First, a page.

Filed under: Books in General, Personal Development, Success | Tags: Book Summary, books, Business book summary, Career Skills, Personal Development, Success
It seems like three-quarters of the business books we receive for review at Soundview are in some way about Success. We all want to be successful don’t we? But of course this brings to mind the underlying question – What is success?
Webster’s Dictionary gives us a clue. The first definition is “a degree or measure of succeeding” – there’s a circular definition for you. But the 2nd meaning sheds some light, “favorable or desired outcome.” So, there isn’t a “set in stone” meaning for what success is, because it’s based on the outcome that someone decides is “favorable” or “desired.”
Of course, as you read the latest success-oriented business book, the author will use his definition of success and then tell you how to get there. For some it’s about money, gaining personal wealth (Getting Rich Your Own Way). For others is about the success of the company, increasing market share and shareholder equity (Blueprint to a Billion). Or perhaps is about power, being the one in charge (The Next Level). And a new trend in business measures success by what’s good for the planet, or corporate responsibility (The Triple Bottom Line).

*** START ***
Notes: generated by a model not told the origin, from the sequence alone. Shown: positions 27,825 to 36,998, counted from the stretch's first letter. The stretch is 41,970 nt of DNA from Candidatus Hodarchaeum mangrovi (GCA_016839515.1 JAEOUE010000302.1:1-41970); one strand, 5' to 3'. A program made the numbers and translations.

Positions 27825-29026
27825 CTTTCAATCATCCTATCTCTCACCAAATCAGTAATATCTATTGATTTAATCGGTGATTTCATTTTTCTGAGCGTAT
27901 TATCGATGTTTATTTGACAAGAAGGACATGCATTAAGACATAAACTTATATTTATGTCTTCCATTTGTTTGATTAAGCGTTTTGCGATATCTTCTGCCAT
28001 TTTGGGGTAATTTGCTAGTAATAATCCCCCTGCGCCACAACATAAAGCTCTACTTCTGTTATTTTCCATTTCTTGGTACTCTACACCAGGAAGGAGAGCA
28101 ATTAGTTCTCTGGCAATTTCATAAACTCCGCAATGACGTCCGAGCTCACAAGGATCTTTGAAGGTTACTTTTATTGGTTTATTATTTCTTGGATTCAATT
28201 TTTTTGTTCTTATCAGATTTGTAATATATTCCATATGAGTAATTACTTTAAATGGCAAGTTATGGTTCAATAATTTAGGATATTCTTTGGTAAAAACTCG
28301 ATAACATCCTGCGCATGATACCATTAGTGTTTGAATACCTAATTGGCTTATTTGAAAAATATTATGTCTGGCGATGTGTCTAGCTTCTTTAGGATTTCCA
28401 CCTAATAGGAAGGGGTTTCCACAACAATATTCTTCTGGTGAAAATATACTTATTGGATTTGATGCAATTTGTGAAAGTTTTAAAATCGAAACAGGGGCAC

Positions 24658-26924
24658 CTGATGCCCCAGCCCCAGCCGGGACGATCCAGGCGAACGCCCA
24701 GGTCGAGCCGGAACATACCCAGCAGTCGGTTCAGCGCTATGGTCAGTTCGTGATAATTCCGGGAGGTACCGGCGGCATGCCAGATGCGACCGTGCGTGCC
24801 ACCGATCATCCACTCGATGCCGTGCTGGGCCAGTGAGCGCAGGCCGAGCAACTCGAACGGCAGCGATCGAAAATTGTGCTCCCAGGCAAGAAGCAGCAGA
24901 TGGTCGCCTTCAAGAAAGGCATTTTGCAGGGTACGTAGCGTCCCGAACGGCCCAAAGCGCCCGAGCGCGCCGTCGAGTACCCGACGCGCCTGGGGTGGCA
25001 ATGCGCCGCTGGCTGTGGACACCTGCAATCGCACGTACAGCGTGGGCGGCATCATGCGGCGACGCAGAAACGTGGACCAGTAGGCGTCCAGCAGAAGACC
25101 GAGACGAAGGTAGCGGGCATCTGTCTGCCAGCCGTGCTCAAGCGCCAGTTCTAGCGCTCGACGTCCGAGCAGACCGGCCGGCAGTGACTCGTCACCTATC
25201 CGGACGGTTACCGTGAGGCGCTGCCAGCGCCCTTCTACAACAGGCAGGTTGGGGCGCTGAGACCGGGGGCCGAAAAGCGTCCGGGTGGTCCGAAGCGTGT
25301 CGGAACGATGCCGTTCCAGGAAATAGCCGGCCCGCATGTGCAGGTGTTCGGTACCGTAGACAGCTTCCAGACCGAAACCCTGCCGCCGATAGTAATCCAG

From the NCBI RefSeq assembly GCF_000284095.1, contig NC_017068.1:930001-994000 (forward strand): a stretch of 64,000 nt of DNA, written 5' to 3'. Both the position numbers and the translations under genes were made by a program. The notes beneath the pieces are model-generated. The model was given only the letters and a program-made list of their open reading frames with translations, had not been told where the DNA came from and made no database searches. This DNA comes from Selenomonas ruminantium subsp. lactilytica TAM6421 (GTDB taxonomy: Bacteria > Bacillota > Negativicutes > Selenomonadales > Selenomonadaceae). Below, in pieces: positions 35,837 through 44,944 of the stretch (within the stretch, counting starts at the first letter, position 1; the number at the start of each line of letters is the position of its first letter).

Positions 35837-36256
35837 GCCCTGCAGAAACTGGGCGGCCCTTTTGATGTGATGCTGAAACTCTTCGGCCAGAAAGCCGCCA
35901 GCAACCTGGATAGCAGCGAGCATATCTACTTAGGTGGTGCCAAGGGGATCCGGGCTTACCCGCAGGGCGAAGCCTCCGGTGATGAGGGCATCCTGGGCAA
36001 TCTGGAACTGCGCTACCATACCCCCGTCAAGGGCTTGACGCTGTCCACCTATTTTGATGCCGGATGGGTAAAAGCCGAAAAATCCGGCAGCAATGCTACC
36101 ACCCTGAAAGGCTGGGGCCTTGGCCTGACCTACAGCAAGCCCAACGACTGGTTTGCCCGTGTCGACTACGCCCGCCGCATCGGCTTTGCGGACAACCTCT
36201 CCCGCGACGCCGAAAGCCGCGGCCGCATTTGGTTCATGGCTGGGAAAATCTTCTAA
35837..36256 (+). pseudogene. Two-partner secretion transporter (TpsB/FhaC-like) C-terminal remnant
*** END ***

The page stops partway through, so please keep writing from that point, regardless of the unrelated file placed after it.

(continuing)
But if success is gaining a desired outcome, shouldn’t it be your desired outcome instead of what some author, or company, or government tells you? We can so easily be dragged onto the treadmill of life. Perhaps when you were young your parents or a favorite teacher defined success for you. Then upon entering college success was defined by your professors or peers. Then it’s off into your career and success is defined by your boss, colleagues, or perhaps your spouse. In this scenario we could fall headlong into retirement, never having defined success for ourselves.
I greatly appreciated John Maxwell’s perspective on success in one of his recent “A Minute with Maxwell” videos. Maxwell would by most people’s definition be a successful person. But a while back he took six months to work out his own definition of success. Here is what he came up with: “When those who are closest to you and know you the best, love and respect you the most.”
Notice that there’s nothing in this definition about money, power, company goals, or other’s expectations. It’s all about the love and acceptance of those you value the most. This should stand as an example to the rest of us to stop and consider whose definition of success we’re pursuing, and to take the time to come up with our own.
1 Comment so far
Leave a comment